Dr. James D. Quarles is a one-of-a-kind physician in the Frankfort area.

He is the only doctor in Frankfort to be a part of MDVIP — Medical Doctor and Value in Prevention — a network of doctors that aims to increase the quality of patients’ care. Patients who sign up have access to all MDVIP doctors across the United States. Although Quarles is the only MDVIP doctor in Frankfort, he is not the only one in Kentucky.

Soon, there will be five in Lexington, one in Danville, one in Paducah and 12 in Louisville. There are close to 1,000 MDVIP doctors in the nation. After switching to the program two and a half years ago, all of Quarles’ patients get into the office within a day, spend at least 30 minutes with him and get a yearly physical.

“I switched to MDVIP and my patients went from about 2,200 to about 200,” Quarles said. “Since then, I have built that to around 270. Each patient that comes in now gets 30 minutes. It doesn’t matter if you have a runny nose or chest pain. You get 30 minutes to just sit and chat if you want to.”

In those 30 minutes, Quarles says he can address multiple problems. If a sick patient goes into the office, they can talk to Quarles about symptoms relating to the illness and any other problems, such as knee pain.

At age 18, Quarles knew he wanted to be a doctor. At that time, his grandmother had breast cancer. Watching her struggle with cancer inspired him to go into the profession.

Now, in addition to working at his office in Frankfort, Quarles is a medical director at three nursing homes — Bradford Square and Frankfort Care and Rehabilitation of Frankfort and Signature HealthCARE at Tanbark of Lexington.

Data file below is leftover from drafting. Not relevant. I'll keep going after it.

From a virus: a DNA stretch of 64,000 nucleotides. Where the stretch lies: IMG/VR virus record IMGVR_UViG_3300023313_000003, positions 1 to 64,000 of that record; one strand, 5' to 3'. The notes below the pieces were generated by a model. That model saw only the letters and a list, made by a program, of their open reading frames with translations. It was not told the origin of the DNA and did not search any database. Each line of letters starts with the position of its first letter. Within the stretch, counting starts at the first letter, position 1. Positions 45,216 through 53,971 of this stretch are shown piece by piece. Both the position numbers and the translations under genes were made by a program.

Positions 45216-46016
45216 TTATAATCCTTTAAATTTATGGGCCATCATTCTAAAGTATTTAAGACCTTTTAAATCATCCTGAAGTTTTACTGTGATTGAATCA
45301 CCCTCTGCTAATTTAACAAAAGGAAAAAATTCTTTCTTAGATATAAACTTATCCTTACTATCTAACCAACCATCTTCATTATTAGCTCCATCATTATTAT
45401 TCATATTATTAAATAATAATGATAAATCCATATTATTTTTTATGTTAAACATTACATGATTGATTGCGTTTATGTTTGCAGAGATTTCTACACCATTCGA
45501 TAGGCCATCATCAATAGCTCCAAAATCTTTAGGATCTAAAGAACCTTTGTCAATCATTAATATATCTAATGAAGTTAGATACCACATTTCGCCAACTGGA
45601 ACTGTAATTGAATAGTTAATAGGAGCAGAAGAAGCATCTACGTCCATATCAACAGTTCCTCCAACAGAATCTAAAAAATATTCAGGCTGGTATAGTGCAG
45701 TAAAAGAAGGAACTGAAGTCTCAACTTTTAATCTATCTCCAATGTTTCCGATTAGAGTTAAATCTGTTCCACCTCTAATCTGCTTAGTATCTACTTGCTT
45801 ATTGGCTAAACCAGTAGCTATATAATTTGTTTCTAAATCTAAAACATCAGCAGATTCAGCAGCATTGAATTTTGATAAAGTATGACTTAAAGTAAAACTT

Quarles said he made the switch from being a normal doctor to a MDVIP doctor so he could give his patients better care and spend more time with his family. He has three children — Tommy, Anna and Sarah, with his wife, Meg Quarles.

Quarles is a Western Hills High School graduate. From there, he completed his undergraduate degree at Kentucky State University. He went to medical school and his internal medicine residency as well as a year of sports medicine fellowship at the University of Kentucky.

Quarles said he no longer feels like he has to rush people out of the office because of the switch to being a MDVIP doctor. He’s able to provide more personal care, and patients receive more attention. When a physician becomes an MDVIP doctor, he typically loses about 90 percent of his patients.

Quarles said his goal is to reach 300 patients.

“If I get more than 300, it’s going to get so busy that I’m starting to feel rushed again, and I don’t want to feel rushed again,” he said. “I don’t want my patients to feel rushed. I want to have time to actually sit and think about what’s going on and how to fix them.”

Quarles is an internal medicine doctor, meaning all of his patients are adults. His patients pay a yearly fee of $1,650 — about $137 per month — a year to see him.

“For that yearly fee, all of my patients get a big executive physical every year with lots of screening tests, like for diabetes, heart disease and lung disease and thyroid and all that,” Quarles said.

The yearly tests are geared toward prevention. They are done so any problems can be detected early, keeping patients out of the hospital and doctor’s office. However, if a patient does end up in the hospital, Quarles is there with them.

“In the hospital, you want to see a face that you are familiar with that knows your history and knows your medications,” Quarles said.